The six-state fed cattle average price has traded in a narrow range over the past four weeks, with a slow upward bias from $156 to just over $157/cwt. Last week’s average of $157.07/cwt. was only a few cents below the prior week.
The December market rounded out the fourth quarter in a price pattern modeled nicely after recent years where the fed cattle price followed a firm upward bias, on average.
The table shows the slaughter pace from Christmas through January 2 was reduced, as expected, through the first week in January due to the New Year falling on a Sunday. December head counts were also impacted by winter weather production difficulties ahead of the holidays.
These smaller production weeks were beneficial to realigning packer margins to the positive side very quickly, a recovery from the “cash to cash” negative territory seen in mid-December. Shorter boxed beef supplies helped turn cutout values higher, specifically for many end meat and thin meat items, many of which had found 52-week lows—or levels very near that—prior to Christmas.
As the calendar turned to 2023 end users immediately dropped the recent red-hot demand for ribs and tenderloins as attention turned to cheaper end cuts more typical of the January spot market. Prices in late December for delivery 21+ days in the future also showed significant middle meat discounts in contrast to the spot market price spikes for those items.
From early April through the beginning of December 2022, the Certified Angus Beef ® brand cutout value lagged the 2021 market for the period by 12.7% or -$40.30/cwt. However, the 2022 price pulled higher than the year prior in the final three weeks of December. The CAB cutout begins 2022 with a $13.28/cwt. premium over the first week of January a year ago.
Cattlemen Will Continue to Reap Quality Rewards in 2023
Diving into 2023, the much-discussed beef cow herd culling comes home to roost, bringing on a supply challenge for the beef industry. We’ll start to see the projected smaller fed cattle offerings come through in the January weekly data. Keep in mind that last January’s slaughter pace was not impressive due to COVID impacts to their personnel, so weekly head counts for the month should be compared with that knowledge.
Fed cattle carcass quality grade in December was erratic but the USDA Choice grade managed to net a 2 percentage point improvement by the end of the month to finish the year at 74.6% of the carcass mix, just 0.8 percentage points higher than that final week in 2021.
Estimated net Choice carcass tonnage in the latest three weeks’ data shows just a 1.3% smaller volume in December 2022 than the prior year. However, the Choice/Select price spread kicked off the new year on packer grids at $25.20/cwt. on average, 140% higher than a year ago.
Packers may pay a Choice premium for cattle anywhere north of 65% or 75% Choice, depending on region and grid format. This results in a net Choice carcass price of either $8.82 or $6.30/cwt. over the cash market average, respectively. At a carcass weight of 880 lb. that starts a pen of 100% Choice cattle from $55 to $78 per head above the cash carcass price.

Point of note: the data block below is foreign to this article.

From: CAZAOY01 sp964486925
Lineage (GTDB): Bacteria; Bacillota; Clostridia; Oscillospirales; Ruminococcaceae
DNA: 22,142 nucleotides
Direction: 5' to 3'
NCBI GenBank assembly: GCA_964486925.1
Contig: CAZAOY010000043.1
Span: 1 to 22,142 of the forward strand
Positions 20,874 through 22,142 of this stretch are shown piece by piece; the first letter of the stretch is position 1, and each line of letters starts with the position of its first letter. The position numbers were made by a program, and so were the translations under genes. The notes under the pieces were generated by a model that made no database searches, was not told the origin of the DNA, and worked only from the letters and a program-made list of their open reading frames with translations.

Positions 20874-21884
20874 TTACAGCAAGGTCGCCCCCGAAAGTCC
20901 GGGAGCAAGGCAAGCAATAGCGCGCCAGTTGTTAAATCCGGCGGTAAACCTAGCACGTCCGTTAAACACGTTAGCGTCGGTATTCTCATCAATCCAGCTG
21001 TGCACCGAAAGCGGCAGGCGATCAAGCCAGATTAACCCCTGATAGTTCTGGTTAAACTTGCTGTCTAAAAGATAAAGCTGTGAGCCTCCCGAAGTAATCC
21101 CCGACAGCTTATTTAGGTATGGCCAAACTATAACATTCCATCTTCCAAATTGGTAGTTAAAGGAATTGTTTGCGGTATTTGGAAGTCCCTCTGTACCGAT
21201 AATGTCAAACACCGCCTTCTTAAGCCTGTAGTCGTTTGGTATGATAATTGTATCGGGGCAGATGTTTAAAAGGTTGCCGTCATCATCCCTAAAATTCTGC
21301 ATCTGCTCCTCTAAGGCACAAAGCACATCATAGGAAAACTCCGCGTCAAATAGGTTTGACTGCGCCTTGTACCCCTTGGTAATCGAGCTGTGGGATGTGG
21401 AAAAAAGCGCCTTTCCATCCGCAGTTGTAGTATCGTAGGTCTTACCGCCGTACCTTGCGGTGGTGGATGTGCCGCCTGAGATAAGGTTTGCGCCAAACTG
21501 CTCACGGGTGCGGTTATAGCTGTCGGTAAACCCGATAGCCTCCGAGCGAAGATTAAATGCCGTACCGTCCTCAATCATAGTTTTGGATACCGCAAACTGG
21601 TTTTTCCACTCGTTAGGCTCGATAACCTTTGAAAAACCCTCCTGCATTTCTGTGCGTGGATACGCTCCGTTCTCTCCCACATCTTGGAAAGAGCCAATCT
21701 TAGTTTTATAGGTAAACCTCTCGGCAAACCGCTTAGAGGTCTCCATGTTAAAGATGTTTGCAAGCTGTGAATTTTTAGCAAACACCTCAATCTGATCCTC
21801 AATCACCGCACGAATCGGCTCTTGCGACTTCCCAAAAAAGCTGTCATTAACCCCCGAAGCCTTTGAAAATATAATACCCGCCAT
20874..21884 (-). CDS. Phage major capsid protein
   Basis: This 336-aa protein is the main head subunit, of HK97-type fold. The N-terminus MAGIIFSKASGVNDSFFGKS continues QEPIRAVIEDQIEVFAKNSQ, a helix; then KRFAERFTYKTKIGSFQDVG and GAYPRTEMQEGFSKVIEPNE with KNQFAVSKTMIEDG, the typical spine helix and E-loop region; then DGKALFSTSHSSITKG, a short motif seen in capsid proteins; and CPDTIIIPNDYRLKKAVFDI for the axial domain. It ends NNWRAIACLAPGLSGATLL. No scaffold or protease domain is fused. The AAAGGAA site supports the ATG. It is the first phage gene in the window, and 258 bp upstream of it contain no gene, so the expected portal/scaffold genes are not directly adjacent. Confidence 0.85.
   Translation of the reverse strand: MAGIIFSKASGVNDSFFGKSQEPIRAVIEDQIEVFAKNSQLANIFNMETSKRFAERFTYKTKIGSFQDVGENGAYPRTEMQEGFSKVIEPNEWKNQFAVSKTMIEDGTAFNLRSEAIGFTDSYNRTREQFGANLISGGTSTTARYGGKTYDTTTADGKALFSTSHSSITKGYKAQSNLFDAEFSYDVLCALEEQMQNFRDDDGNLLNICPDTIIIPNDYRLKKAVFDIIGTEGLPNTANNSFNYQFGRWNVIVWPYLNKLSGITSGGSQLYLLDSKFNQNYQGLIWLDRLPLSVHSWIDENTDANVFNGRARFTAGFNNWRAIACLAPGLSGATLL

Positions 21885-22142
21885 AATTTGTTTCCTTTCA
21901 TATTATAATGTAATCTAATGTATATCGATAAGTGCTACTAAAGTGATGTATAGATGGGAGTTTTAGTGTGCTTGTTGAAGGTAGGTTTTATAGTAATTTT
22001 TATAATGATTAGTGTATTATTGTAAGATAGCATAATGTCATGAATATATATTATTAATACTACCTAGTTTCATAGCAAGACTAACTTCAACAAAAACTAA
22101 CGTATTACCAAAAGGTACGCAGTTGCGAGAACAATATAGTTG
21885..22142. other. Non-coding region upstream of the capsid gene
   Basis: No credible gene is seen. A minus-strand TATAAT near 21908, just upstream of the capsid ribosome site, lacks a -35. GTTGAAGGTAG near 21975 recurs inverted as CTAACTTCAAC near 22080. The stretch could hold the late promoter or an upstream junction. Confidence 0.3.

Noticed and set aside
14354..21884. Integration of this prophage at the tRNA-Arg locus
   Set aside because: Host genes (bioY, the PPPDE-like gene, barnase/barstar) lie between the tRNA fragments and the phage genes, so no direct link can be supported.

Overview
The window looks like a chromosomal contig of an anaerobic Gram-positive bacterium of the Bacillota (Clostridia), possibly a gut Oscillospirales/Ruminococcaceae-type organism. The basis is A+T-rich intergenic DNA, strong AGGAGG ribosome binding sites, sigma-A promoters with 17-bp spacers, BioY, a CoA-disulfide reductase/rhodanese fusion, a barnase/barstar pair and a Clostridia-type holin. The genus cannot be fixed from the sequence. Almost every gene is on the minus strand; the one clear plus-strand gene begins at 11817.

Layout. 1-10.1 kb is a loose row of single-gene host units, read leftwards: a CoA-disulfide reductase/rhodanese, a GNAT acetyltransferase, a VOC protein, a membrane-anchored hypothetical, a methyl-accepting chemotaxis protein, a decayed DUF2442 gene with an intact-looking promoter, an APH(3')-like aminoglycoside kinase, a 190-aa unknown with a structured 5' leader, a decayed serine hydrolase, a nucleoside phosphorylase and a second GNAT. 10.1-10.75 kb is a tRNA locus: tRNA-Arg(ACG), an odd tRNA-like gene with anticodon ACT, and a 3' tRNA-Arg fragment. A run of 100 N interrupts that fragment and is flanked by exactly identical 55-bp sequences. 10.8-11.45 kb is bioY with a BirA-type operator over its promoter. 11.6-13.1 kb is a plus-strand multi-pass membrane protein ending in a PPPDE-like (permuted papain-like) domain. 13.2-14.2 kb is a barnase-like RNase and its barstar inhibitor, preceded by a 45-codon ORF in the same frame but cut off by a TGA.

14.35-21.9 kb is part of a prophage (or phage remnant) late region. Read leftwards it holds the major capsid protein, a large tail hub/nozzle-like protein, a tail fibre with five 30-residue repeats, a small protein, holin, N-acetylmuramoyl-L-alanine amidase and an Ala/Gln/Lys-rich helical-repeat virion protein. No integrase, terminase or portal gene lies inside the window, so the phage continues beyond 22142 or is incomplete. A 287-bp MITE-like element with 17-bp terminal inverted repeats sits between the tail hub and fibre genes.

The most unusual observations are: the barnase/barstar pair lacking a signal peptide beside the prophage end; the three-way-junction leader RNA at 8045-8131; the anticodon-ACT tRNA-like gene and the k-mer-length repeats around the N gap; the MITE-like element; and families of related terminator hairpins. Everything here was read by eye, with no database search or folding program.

The 2021 to 2022 track record for high-quality boxed beef pricing suggests a projection that tighter cattle supplies this year will support a continuation of premiums near the record highs. CAB grid premiums started the year with a $5.02/cwt. average across the packers with this week’s high of $10/cwt. by at least one packer. Added on top of the Choice price, the CAB carcass value then averages in a range from $99 to $122/head, depending on the Choice value. With a $10 premium at the top of the CAB range, the carcass generates a value just over $155/cwt.
In 2022, record Prime and CAB Prime premiums over Choice were all the rage, and appropriately so. The 11% dip in estimated total Prime carcass tonnage last year spurred the October grid premium to average $32/cwt. over Choice. While marbling genetics continue to progress and feedyards may manage cattle carefully to fulfill their quality grade potential this year, a lot would have to change to bring Prime carcass tonnage measurably higher in a smaller pool of fed cattle.
Market prices illustrated above aren’t predictive of every week ahead in 2023. Seasonal demand trends and cattle grading fluctuations tend to rule the ebb and flow of premiums throughout most years. While this is true, different demand levers have elevated premiums in a more prolonged fashion during the second half of the past two years.
Everyone downstream from the packer needs to be prepared to see more frequent, potentially wider price spreads for quality within the shrinking supply setting. That’s a decent bet without factoring in any major socioeconomic changes ahead. From the cattlemen’s perspective, evidence shows that pressing ahead with a quality carcass mindset is the course to pursue.